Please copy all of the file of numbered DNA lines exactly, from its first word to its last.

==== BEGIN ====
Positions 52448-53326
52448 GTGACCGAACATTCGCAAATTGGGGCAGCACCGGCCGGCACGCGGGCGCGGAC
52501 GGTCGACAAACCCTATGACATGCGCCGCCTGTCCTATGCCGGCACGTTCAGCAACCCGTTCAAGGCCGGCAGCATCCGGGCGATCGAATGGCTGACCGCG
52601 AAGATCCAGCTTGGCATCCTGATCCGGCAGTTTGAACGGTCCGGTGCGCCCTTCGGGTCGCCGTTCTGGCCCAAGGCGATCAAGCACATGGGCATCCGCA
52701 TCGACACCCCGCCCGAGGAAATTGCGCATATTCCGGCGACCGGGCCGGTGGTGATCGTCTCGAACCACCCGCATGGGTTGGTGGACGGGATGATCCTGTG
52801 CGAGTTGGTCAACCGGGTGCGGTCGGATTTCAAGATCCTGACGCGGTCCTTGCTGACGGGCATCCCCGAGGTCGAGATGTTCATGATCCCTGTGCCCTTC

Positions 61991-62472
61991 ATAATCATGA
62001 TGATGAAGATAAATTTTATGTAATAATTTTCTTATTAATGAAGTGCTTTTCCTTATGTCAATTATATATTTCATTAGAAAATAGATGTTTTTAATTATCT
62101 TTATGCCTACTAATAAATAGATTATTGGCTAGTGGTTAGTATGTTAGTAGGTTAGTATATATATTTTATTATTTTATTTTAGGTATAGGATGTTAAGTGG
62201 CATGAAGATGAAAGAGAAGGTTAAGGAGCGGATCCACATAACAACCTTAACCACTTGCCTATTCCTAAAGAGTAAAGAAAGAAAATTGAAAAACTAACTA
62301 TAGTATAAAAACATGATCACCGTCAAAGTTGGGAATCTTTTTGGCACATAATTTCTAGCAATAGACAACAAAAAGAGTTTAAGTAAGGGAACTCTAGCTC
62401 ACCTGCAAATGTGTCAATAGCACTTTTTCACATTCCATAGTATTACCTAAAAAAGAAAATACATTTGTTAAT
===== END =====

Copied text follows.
Positions 52448-53326
52448 GTGACCGAACATTCGCAAATTGGGGCAGCACCGGCCGGCACGCGGGCGCGGAC
52501 GGTCGACAAACCCTATGACATGCGCCGCCTGTCCTATGCCGGCACGTTCAGCAACCCGTTCAAGGCCGGCAGCATCCGGGCGATCGAATGGCTGACCGCG
52601 AAGATCCAGCTTGGCATCCTGATCCGGCAGTTTGAACGGTCCGGTGCGCCCTTCGGGTCGCCGTTCTGGCCCAAGGCGATCAAGCACATGGGCATCCGCA
52701 TCGACACCCCGCCCGAGGAAATTGCGCATATTCCGGCGACCGGGCCGGTGGTGATCGTCTCGAACCACCCGCATGGGTTGGTGGACGGGATGATCCTGTG
52801 CGAGTTGGTCAACCGGGTGCGGTCGGATTTCAAGATCCTGACGCGGTCCTTGCTGACGGGCATCCCCGAGGTCGAGATGTTCATGATCCCTGTGCCCTTC

Positions 61991-62472
61991 ATAATCATGA
62001 TGATGAAGATAAATTTTATGTAATAATTTTCTTATTAATGAAGTGCTTTTCCTTATGTCAATTATATATTTCATTAGAAAATAGATGTTTTTAATTATCT
62101 TTATGCCTACTAATAAATAGATTATTGGCTAGTGGTTAGTATGTTAGTAGGTTAGTATATATATTTTATTATTTTATTTTAGGTATAGGATGTTAAGTGG
62201 CATGAAGATGAAAGAGAAGGTTAAGGAGCGGATCCACATAACAACCTTAACCACTTGCCTATTCCTAAAGAGTAAAGAAAGAAAATTGAAAAACTAACTA
62301 TAGTATAAAAACATGATCACCGTCAAAGTTGGGAATCTTTTTGGCACATAATTTCTAGCAATAGACAACAAAAAGAGTTTAAGTAAGGGAACTCTAGCTC
62401 ACCTGCAAATGTGTCAATAGCACTTTTTCACATTCCATAGTATTACCTAAAAAAGAAAATACATTTGTTAAT